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Of course, China is not guilt-free in all of this. It has championed mercantilist policy in the past by allowing its currency to be weak and investing hugely in excess industrial capacity, but it has been reining back such behavior more recently. Of perhaps greater concern is the alleged theft of intellectual property. China has recognised for a while that being the world’s bargain basement is not a sustainable path to greater wealth, so has been working on raising the value-added content of its exports. Although it’s very difficult to prove these things, one can see that it’s tempting to take a short cut by using someone else’s ideas rather than taking the time and expense to develop your own. One need only type “Range Rover Evoque Chinese copy” into an internet search bar to see a striking example of this (alleged) behaviour. And that’s the clever thing about Donald Trump – he probably does have just enough evidence to make his actions seem justifiable, so it’s hard to see him backing down.
However, Trump has decided to take on a formidable opponent, which probably has greater tolerance to sustain hostilities – and the fact that President Xi is not beholden to the whims of voters is a plus for him. China’s exports to the US account for about 4% of Chinese GDP and the trade surplus in goods and services is around 3%. China is growing at a real 6.5% per annum, so has some cushion even if it exports nothing to the US. China is already undertaking massive investment in its “New Silk Road” initiative to broaden trade ties across Eurasia, South-East Asia, and the subcontinents of Asia and Africa, and so has no shortage of new trade opportunities. It also boasts the fastest-growing consumer economy (in terms of money spent), which remains massively alluring for overseas companies who want to do business there. American corporations can already see this crock of gold fading, and are lobbying the president to tread more carefully. Interestingly, the Chinese themselves have been relatively measured in their responses so far.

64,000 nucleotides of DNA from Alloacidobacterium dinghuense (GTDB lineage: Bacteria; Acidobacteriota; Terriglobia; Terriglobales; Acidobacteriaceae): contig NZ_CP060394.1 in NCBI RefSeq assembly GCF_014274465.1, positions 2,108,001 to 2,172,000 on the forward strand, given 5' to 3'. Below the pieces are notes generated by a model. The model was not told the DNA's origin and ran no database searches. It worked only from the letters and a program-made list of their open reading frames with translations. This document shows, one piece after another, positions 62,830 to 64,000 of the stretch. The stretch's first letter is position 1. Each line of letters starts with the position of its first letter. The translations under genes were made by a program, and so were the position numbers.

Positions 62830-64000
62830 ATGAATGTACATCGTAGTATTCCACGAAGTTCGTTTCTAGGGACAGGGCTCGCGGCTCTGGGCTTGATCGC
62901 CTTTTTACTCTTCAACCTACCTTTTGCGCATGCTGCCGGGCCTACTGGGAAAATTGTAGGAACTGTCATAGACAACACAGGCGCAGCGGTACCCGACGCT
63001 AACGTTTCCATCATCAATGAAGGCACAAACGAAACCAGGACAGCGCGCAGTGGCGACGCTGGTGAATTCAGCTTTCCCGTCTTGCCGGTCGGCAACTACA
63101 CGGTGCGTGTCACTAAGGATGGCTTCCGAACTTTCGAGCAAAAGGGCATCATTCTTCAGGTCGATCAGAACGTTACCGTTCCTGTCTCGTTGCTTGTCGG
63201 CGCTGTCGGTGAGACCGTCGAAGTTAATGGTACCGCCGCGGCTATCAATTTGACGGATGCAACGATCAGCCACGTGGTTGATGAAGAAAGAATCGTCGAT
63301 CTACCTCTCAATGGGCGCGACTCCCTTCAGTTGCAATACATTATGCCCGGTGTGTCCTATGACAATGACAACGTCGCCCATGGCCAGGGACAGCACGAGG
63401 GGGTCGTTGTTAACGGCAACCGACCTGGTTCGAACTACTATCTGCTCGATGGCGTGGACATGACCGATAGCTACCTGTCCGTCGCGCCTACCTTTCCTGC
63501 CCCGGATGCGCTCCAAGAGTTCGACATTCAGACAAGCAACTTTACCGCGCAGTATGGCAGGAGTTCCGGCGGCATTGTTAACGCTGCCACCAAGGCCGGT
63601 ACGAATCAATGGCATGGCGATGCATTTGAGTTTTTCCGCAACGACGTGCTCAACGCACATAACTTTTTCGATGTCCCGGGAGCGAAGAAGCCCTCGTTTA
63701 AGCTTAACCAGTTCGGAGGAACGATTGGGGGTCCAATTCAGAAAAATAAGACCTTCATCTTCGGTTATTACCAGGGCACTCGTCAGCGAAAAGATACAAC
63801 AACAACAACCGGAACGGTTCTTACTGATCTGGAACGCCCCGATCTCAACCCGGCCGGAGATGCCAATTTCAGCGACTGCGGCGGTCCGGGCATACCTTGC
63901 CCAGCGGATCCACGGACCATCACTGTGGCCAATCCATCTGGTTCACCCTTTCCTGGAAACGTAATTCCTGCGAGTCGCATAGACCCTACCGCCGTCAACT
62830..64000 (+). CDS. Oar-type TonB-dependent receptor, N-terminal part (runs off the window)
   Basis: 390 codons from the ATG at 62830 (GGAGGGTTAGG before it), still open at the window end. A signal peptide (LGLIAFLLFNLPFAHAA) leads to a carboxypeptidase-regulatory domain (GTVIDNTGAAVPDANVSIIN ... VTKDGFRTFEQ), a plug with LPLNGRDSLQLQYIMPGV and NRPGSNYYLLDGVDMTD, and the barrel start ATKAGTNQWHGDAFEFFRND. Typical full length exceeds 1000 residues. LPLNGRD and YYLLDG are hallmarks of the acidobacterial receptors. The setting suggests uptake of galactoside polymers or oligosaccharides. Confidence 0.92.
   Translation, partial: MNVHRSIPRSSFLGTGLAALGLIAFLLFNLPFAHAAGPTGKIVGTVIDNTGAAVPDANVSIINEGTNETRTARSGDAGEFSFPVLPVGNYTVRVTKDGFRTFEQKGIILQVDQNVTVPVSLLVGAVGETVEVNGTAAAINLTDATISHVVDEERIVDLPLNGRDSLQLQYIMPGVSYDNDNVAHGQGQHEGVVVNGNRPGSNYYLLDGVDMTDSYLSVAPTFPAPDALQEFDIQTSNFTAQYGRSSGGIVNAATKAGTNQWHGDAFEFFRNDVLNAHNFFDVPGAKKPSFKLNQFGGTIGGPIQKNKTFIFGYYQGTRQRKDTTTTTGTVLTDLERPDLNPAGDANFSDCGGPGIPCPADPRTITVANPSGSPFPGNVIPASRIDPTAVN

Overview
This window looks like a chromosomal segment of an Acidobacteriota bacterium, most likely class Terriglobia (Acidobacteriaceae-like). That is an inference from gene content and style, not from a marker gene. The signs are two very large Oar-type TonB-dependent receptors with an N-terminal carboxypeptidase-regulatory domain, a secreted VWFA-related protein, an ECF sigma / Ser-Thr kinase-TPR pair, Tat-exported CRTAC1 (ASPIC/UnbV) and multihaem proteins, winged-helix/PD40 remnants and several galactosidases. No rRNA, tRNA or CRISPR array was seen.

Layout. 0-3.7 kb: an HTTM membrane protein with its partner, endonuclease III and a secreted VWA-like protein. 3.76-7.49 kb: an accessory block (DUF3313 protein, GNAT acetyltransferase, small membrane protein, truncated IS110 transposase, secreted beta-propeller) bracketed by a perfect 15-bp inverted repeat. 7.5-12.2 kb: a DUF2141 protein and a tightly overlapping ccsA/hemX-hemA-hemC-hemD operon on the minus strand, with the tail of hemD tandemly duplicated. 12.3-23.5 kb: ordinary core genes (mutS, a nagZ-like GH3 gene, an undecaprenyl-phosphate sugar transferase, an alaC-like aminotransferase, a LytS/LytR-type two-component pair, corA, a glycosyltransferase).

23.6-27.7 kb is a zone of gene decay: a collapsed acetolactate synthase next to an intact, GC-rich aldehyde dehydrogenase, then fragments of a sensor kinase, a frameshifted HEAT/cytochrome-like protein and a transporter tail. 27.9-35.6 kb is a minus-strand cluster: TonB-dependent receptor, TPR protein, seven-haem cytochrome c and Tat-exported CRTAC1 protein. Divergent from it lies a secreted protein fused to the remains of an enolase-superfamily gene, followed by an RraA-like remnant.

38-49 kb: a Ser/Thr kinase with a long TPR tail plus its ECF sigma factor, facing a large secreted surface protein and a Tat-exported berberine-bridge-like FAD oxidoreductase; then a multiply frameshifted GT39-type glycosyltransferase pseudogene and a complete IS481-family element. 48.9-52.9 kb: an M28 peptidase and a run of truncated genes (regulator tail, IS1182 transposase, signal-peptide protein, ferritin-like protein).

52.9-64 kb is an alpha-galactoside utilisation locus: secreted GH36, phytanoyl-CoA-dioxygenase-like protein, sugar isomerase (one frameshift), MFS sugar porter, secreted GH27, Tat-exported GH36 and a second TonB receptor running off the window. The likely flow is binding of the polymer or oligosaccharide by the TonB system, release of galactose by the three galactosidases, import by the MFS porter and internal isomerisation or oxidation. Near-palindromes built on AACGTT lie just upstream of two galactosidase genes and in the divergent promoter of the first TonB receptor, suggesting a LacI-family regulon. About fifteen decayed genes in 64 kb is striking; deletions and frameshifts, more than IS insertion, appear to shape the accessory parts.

In reality, a resolution of this spat will probably require that all parties involved “save face” and that Trump, in particular, can project a certain image at home. However, it is also incumbent upon politicians in much of the western world to recognise what is driving the populist agenda and to address issues such as inequality – and this will involve making unpopular decisions, which politicians never like because it reduces the chances of being re-elected. From an investment perspective, greater trade friction reduces overall global growth and tends to create more inflationary pressures, owing to the tariffs imposed and less choice for consumers. It also reduces innovation as domestic companies are shielded from international competition. That is quite the opposite of what we have experienced for much of the last half-century, a period that has been generally kind to investors. It is important that the rest of the world is not sucked into Trump’s drama. Finally, the song Andrew Lloyd Webber won as Oscar for in 1996 was You Must Love Me, from Evita. This week, which body of water lies between the southern tip of Argentina and the South Shetland Islands in the Antarctic?
Year-to-date market performance